If you’ve ever wondered what your favorite literary characters might be listening to while they save the world/contemplate existence/get into trouble, or hallucinated a soundtrack to go along with your favorite novels, well, us too. But wonder no more! Here, we sneak a look at the hypothetical iPods of some of literature’s most interesting characters. What would be on the personal playlists of Holden Caulfield or Elizabeth Bennett, Huck Finn or Harry Potter, Tintin or Humbert Humbert? Something revealing, we bet. Or at least something danceable. Read on for a cozy reading soundtrack, character study, or yet another way to emulate your favorite literary hero. This week: Winnie the Pooh’s most mournful pal, Eeyore. … Read More
Wolf Parade fans — and that includes us — rejoiced when the band played a few shows this weekend. It remains to be seen whether these will turn out to be farewell performances or if they magically result in the end of the band’s indefinite hiatus, so we’ll try not to read too much into the cover of “Knockin’ on Heaven’s Door” they played in Vancouver. It looks like it was a touching moment, and we love Wolf Parade, but we probably don’t need to hear any new bands tackle Dylan’s classic, which was also a big, weird hit for Guns ‘N Roses. The video got us thinking about other seminal songs that should never be covered again. Our top ten is after the jump. … Read More
Tomorrow would have been Johnny Cash’s 79th birthday, a historical marker that we usually celebrate by taking out our cowboy boots and pretending to know Carl Perkins. Cash’s legacy is great and varied, but one of his enduring contributions to pop culture was his short-lived but thoroughly awesome stint in television, The Johnny Cash Show. The show lasted a little under two years, but in that time it hosted enough great musical guests to blow most actual festivals out of the water. But are you surprised that the Man in Black had great taste? We didn’t think so. After the jump: Ten amazing performances, from Tammy Wynette to the Staple Singers. … Read More
Today at Flavorpill, we marveled at Sam Havia’s culturally relevant cassette tape paintings and the trippy art of teenage drug rehab patients. We wished we could un-see these creepy videos of monkeys wearing human masks and working as waiters. We learned that Bob Dylan actually wrote every popular… Read More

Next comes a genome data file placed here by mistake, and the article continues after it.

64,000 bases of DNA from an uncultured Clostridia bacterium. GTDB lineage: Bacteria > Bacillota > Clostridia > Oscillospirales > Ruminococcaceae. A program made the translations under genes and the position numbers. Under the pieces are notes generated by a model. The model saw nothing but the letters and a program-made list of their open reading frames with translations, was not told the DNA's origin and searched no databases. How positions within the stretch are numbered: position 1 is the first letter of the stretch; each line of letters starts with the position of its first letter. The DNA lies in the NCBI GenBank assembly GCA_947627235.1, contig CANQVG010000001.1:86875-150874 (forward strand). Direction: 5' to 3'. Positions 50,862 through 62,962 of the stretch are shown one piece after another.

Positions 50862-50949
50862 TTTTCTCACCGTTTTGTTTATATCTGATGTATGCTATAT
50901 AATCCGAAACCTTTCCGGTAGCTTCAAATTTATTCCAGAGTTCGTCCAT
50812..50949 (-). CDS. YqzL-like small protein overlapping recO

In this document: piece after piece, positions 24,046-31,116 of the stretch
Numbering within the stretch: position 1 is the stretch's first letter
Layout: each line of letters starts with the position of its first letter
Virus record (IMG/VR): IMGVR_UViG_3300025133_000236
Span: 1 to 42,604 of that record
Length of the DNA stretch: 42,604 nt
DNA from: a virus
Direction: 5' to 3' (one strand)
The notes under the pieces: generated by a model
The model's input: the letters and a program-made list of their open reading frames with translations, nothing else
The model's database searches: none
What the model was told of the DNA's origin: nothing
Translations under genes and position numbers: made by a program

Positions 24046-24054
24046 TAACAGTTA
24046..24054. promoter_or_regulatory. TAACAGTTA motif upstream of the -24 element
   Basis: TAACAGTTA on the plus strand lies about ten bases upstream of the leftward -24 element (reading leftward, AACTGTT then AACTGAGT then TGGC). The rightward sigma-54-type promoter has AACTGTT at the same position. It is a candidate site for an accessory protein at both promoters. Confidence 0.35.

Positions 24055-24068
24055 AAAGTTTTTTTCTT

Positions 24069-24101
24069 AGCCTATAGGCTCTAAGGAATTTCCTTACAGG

Collecting four decades of work, James Hamilton’s You Should Have Heard Just What I Seen combines the dedication of a photojournalist with the passion of a true music fan and the eye of a fine-art photographer.
The new book, edited by longtime friend and frequent subject Thurston Moore, chronicles Hamilton’s 40 years immersed in the downtown NYC music and art scene. Lovingly culled from the artist’s vast private archive, the volume also features never-before published candid photographs of icons from Joni Mitchell to the Ramones. … Read More
Yesterday, the folk world was rocked by Joni Mitchell. Apparently she has a giant grudge against Bob Dylan and, as Matt Diehl found out when interviewing Mitchell for the LA Times, she does not like being compared to him. Indeed, when Diehl intimated that the two were similar because they both “changed” their names (from Roberta Joan Anderson to Joni Mitchell and Robert Zimmerman to Bob Dylan) to create a persona, Joni uttered these venom-laced words: “Bob is not authentic at all. He’s a plagiarist, and his name and voice are fake. Everything about Bob is a deception. We are like night and day, he and I.”
A plagiarist? Them’s fighting words. And although the accusation itself is startling, we found ourselves asking a different question: How long has she felt this way? We decided to do some digging to find out exactly what is going on here. … Read More
Today at Flavorpill, we marveled at the irony of the head of the Galactic Empire ringing the opening bell at the Stock Exchange. We loved the recycling initiative at Worn Again, but decided that recycled vintage leather might be more our style. We continued to follow the hardest working man in… Read More
Canadian synth pop sensation Lights is the anti-Britney. A composer and lyricist since the age of 11, her songs are an expert mix of catchy hooks and earnest, introspective lyrics that are poised to crack the Top 40. The Listening, her debut album, was released today and she kicked off a small club tour to promote the disk that will take her through a large part of the U.S. and Canada for the rest of this month.
We caught up with Lights and found out why she’s certain to become the object of lust for legions of nerdy guys everywhere (she’s a huge comic book fan) and how she’s able to translate her electronic, synthesized sound for a live show. Read our complete interview after the jump.… Read More